Washington — Several departing US ambassadors in Asia, including Caroline Kennedy, urged Congress to pass the Trans-Pacific Partnership (TPP) "before the window for doing so closes," saying that a failure to adopt the free-trade deal would cede leadership to China in the region and hurt American workers.
"Walking away from TPP may be seen by future generations as the moment America chose to cede leadership to others in this part of the world and accept a diminished role," the ambassadors wrote in a letter. "Such an outcome would be cause for celebration among those who favour ‘Asia for the Asians’ and state capitalism."
The letter was a last-ditch and largely symbolic plea from the diplomats for lawmakers to buck sentiment aired during the presidential election that the 12-nation pact, which once had strong support and seemed destined for passage, was bad for the US economy.
During the campaign, Donald Trump called the deal bad for the US and vowed to walk away from it on his first day in office. His Democratic opponent Hillary Clinton abandoned it as well.
The letter was signed by six ambassadors to the region, including former Senator Max Baucus, the ambassador to China; Kennedy, the US ambassador to Japan; and the top US diplomats in Singapore, Korea, New Zealand and at the Association of Southeast Asian Nations. Baucus’s successor has already been announced and the rest, political appointees named by President Barack Obama, will all be replaced after Trump takes office.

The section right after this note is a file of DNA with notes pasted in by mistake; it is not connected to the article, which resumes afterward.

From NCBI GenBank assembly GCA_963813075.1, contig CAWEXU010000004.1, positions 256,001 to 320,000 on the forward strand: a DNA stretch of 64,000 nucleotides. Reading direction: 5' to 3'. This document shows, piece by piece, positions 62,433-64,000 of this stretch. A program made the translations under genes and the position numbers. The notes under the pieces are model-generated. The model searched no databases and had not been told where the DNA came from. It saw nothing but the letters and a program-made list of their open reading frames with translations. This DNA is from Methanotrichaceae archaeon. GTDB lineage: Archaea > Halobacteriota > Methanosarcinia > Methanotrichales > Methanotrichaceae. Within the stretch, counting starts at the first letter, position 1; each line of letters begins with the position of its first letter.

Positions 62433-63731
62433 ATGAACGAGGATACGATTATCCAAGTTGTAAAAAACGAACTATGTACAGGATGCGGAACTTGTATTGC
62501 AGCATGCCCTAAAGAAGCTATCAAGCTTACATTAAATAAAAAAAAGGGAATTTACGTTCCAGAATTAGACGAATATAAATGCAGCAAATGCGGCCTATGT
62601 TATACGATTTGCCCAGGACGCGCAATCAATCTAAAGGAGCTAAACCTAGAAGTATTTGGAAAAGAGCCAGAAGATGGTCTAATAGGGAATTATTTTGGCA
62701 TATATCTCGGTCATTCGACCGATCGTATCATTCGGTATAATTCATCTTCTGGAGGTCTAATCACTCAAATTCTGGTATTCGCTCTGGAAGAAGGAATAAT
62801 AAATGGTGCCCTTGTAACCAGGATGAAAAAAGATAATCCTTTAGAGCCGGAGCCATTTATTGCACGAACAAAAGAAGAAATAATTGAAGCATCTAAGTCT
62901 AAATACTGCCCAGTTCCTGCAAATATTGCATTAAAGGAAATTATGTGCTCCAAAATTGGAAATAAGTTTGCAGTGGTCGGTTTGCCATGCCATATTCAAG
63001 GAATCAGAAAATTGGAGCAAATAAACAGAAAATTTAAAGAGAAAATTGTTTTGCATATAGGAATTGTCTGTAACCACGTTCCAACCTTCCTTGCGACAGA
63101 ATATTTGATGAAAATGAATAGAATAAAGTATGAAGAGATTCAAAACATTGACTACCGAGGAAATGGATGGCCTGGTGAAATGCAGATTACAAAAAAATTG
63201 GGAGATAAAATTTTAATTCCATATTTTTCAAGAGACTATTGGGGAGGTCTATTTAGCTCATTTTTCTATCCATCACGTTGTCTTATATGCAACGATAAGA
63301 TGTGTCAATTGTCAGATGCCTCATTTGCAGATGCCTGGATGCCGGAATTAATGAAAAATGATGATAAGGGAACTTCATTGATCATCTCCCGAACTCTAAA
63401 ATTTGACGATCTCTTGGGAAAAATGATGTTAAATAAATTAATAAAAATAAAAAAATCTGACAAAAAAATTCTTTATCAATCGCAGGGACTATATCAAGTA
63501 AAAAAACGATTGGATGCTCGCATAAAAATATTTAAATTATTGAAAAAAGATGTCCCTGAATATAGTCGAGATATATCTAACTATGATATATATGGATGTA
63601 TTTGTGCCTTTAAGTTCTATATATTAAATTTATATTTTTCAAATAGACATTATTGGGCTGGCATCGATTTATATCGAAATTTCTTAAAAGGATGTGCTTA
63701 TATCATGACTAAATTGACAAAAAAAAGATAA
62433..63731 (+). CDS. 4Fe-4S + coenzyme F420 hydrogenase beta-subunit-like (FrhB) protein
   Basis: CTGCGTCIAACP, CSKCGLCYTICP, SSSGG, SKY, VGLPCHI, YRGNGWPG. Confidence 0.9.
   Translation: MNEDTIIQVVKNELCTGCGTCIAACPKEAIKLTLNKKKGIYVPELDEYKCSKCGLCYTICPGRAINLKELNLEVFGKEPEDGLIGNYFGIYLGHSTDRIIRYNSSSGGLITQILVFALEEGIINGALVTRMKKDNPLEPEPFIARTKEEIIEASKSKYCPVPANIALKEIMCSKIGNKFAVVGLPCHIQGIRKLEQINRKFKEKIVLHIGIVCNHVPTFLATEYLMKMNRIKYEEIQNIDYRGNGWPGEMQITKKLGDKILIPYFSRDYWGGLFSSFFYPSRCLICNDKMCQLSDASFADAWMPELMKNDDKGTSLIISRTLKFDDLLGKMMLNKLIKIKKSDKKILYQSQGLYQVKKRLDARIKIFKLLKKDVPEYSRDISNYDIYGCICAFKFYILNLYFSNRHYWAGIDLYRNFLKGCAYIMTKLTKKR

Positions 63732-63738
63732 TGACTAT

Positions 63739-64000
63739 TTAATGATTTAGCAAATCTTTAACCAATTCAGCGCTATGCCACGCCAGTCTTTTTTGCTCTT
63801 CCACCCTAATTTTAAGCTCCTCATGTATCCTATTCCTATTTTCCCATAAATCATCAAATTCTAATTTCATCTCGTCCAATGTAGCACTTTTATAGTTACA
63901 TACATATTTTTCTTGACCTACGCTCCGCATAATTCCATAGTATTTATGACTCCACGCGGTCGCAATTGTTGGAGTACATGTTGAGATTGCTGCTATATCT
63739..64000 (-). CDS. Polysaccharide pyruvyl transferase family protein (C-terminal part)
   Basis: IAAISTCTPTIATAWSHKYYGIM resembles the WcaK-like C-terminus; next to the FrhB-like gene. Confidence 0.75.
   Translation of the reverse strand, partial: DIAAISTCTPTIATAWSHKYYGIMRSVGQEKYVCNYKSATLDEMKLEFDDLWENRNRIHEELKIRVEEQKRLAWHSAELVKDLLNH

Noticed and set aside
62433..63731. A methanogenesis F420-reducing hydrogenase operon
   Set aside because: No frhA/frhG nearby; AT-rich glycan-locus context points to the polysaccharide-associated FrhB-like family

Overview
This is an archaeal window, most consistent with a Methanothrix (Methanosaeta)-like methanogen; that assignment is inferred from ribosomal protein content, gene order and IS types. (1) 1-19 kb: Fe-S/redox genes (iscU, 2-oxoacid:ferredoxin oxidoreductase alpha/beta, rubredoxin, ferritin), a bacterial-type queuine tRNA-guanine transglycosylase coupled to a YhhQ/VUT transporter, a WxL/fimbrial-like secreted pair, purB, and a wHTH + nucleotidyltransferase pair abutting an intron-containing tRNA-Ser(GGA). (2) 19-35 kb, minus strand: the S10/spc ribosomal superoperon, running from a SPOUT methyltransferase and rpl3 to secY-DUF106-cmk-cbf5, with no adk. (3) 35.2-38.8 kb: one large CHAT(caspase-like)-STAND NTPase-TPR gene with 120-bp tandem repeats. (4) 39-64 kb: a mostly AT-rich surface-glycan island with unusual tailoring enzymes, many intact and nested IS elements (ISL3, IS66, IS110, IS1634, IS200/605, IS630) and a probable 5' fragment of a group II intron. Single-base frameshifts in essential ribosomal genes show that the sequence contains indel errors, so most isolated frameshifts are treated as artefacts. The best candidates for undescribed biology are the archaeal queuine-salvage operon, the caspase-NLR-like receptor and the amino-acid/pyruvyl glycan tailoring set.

By abandoning the TPP, the US would undermine its credibility as both a trade partner and a leader, the envoys wrote: "It would be disastrous for supporters of inclusive politics, rule of law, and market economics — and for US national interests".
China is working on its own regional trade agreement, which the ambassadors said would "serve as the template for economic integration in Asia and result in higher tariffs for the US". The ambassadors argue that commitments other countries make under the TPP would offer an advantage to the US and raise standards, while not approving it would "present new competitive disadvantages in the region".